• Ezard's vegetarian degustation

Being a food blogger, people always ask me which restaurant has the best vegetarian food in Melbourne.  I enjoy many meals but whenever I am faced with this question, I can only shrug my shoulders and admit that whilst there are some great restaurants, nothing has been outstanding lately.

I’d had my eye on Ezard’s vegetarian degustation menu since it first opened.  With my friend over from Adelaide on Monday, we decided to go all out.  Life is too short after all.

The first ones to arrive at the restaurant, I felt slightly stifled by the formality of the setting and staff.  Even the waitress was dressed in a sharp suit with good posture to match.  Relaxing more as we flopped into the comfy couch seats, we tried to focus our tired brains to order wine.  In the end I resorted to their recommendations.

“I prefer richer, creamier wines but nothing too acidic, bitter or citrusy,” I vaguely described my taste.

“And what are you eating?”

“The vegetarian degustation.”

“Well then, I would recommend a white…”

Have I mentioned that I have given up on trying to match food with wine?  Just as most assume vegetarian food to be bland, they expect that the accompanying wine should be flavourless too.

I had never tried a Grenache Blanc and enjoyed the 2009 Domaine Bondeville from France.  It smelt softly of pear.  The taste was interesting and enjoyable with a mellow texture on the end.  It was subtle but I was eating chilli.

As the entrees started to arrive, I was excited at how the flavours of each were intense, different and perfectly balanced.

The first appetiser was a shooter with wasabi and tofu.  It was accompanied with an artistic cylinder of seaweed enclosing tightly arranged soba noodles.

On the other side of the plate was a cute cup of red miso.  Served with wakame and sesame seeds this had a delicious tang, different to any miso I had tried previously.

From Japan to Australia, next up was an interesting take on the popular beetroot/fetta combination.  Assembled into an impressive tower, they had combined cold, roasted beetroot, with fetta, grapefruit, Spanish onion and baby beetroot leaves to garnish.  A green puree was hidden between with a fresh texture of blended parsley, capers and olive oil.

Polenta followed in a crunchy patty with mushrooms, peas and a tiny poached egg.  The flavours were brought out with truffle oil and dill.

Soon the waitress arrived with tofu with mushrooms.  She dramatically poured a chilli, soy, mirin dressing over the top so that it became a fragrant soup.  The tofu was crispy on the edges.  Fried garlic, coriander and baby corn garnished the top.  This dish was delicious with intense and original flavours.

The juxtaposition of the green and off-white in the next dish made it quite artistic.  It was interesting with roasted Jerusalem artichokes, edamame beans and a smooth, cauliflower cream on top.  Dill and parsley were used heavily to garnish.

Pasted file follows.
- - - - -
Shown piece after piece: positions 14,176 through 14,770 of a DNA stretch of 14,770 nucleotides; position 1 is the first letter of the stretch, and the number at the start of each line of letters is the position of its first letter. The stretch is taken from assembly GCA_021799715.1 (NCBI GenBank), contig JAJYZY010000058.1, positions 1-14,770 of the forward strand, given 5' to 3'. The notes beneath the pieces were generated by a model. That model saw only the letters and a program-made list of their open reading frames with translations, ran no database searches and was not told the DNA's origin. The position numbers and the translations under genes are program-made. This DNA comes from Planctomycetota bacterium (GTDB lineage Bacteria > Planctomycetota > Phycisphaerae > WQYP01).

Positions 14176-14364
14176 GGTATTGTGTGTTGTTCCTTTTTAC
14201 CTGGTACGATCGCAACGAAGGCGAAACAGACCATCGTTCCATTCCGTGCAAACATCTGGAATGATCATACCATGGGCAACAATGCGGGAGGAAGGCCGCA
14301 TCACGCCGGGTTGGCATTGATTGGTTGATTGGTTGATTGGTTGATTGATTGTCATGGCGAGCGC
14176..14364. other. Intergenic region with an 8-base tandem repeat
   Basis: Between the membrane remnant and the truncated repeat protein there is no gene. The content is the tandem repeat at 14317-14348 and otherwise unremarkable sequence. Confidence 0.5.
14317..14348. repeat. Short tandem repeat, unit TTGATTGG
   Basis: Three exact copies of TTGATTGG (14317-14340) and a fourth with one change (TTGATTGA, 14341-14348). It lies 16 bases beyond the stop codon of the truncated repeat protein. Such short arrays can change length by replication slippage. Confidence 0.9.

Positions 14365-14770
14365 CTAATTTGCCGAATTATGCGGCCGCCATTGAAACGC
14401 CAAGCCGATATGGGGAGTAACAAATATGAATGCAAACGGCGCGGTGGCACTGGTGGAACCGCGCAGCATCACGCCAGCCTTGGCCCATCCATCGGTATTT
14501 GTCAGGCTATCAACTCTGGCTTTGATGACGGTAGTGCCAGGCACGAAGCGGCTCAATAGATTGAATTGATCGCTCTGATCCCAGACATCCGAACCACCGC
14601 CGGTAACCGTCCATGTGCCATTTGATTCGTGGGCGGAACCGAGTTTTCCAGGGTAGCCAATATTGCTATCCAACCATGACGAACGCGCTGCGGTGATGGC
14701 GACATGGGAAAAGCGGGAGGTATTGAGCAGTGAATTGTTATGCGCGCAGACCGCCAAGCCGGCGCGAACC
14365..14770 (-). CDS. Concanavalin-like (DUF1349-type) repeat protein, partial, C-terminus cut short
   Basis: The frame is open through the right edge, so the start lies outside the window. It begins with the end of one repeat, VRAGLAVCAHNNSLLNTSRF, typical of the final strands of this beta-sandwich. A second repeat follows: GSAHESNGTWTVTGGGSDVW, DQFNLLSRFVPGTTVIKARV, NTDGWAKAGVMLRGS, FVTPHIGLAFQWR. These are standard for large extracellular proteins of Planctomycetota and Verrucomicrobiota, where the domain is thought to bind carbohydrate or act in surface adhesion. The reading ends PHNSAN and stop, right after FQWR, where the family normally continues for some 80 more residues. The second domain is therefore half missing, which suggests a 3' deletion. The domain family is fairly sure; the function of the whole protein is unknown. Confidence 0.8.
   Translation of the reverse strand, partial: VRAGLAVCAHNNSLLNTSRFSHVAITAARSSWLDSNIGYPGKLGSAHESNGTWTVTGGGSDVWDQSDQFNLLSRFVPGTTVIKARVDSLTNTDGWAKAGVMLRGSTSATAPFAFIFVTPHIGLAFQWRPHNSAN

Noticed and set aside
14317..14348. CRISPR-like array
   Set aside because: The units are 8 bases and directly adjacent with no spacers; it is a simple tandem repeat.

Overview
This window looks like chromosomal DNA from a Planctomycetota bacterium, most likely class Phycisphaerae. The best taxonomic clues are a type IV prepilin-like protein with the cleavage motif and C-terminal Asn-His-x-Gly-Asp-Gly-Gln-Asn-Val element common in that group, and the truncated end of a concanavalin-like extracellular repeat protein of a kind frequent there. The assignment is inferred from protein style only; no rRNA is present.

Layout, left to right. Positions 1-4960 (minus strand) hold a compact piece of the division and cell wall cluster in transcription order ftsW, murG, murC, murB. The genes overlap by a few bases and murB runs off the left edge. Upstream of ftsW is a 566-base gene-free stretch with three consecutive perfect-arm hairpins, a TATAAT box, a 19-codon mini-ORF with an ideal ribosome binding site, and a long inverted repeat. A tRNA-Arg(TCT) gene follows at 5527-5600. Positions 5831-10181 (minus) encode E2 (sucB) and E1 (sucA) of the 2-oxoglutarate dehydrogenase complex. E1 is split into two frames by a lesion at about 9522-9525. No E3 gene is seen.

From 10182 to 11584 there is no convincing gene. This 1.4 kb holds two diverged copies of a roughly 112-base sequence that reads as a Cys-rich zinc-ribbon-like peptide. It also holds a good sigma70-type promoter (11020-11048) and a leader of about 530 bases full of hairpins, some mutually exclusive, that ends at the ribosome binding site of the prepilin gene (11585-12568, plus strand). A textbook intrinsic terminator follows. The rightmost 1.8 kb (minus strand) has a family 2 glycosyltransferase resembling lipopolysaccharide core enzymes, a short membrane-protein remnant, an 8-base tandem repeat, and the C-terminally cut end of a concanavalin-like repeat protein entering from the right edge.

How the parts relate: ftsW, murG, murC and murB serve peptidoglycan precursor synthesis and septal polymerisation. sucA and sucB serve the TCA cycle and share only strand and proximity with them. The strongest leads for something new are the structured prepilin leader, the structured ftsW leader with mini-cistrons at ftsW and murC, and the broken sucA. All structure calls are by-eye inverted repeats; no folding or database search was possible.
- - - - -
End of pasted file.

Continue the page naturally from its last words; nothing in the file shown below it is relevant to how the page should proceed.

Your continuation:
I eat a lot of eggplant but have never thought to serve it caramelised.  Sweet, thin slices were assorted with coriander and rice, around which the waitress poured an aromatic yellow curry.  The flavours in this were an interesting combination with the sweetness of the eggplant and the coconut, chilli and lime tastes of the curry sauce, aniseed and finely shredded kaffir lime leaves.

The last main was a soft, potato gnocchi with tallegio, pear and walnuts.  The top had been covered in parmesan and bread crumbs then baked to give it a crispy top.  Whilst I love gnocchi, the appeal of this dish was definitely taken over by the intense flavours of its predecessors – and by our stomachs becoming full.

The desserts were just as impressive as the savouries and we elected to share the decadent tasting plate.  This boasted six different but complementing sweets, all complex in their flavours and style.  To prepare us, we were served a palate cleanser of calpico foam, lime and Vietnamese mint with a slither of rumbutan on top.  Even this was delicious.

Trying to eat the softer flavours first, we started with the toffee ice-cream with gingerbread.  The gingerbread was more like a crunchy biscuit and the toffee ice-cream was filled with intense bites of sweet, puffy toffee.

I do not normally like cheese cake but this one was beautiful with shredded pastry and a fresh raspberry on top.

The fig dessert had slices of fresh fig over a soft mousse with a thin sponge base.  This dessert was enjoyable, but the flavours did not come together and it was lost in the outstanding tastes of the others.

The pistachio cake with strawberries was moist and enjoyable.

There was also an impressive looking dessert with Persian fairy floss.  The floss was vanilla and melted in the mouth.  Underneath was a coffee and berry semifreddo.  The salted caramel popcorn was also a nice addition.

Finally we came to the chocolate torte.  Hidden underneath the dark ganache was deliciously rich chocolate mousse.  A slither of candied cumquat adorned the top.

The entire meal was outstanding.  It was my most enjoyable food experience since dining in Michelin Star restaurants in Spain.  I am not saying it was up there with them, but definitely the best since.  Thank you Teage Ezard for such an exciting meal and for reigniting my faith in Melbourne’s food culture.

Ezard at Adelphi
187 Flinders Lane
Melbourne 3000
03 9639 6811

Ezard on Urbanspoon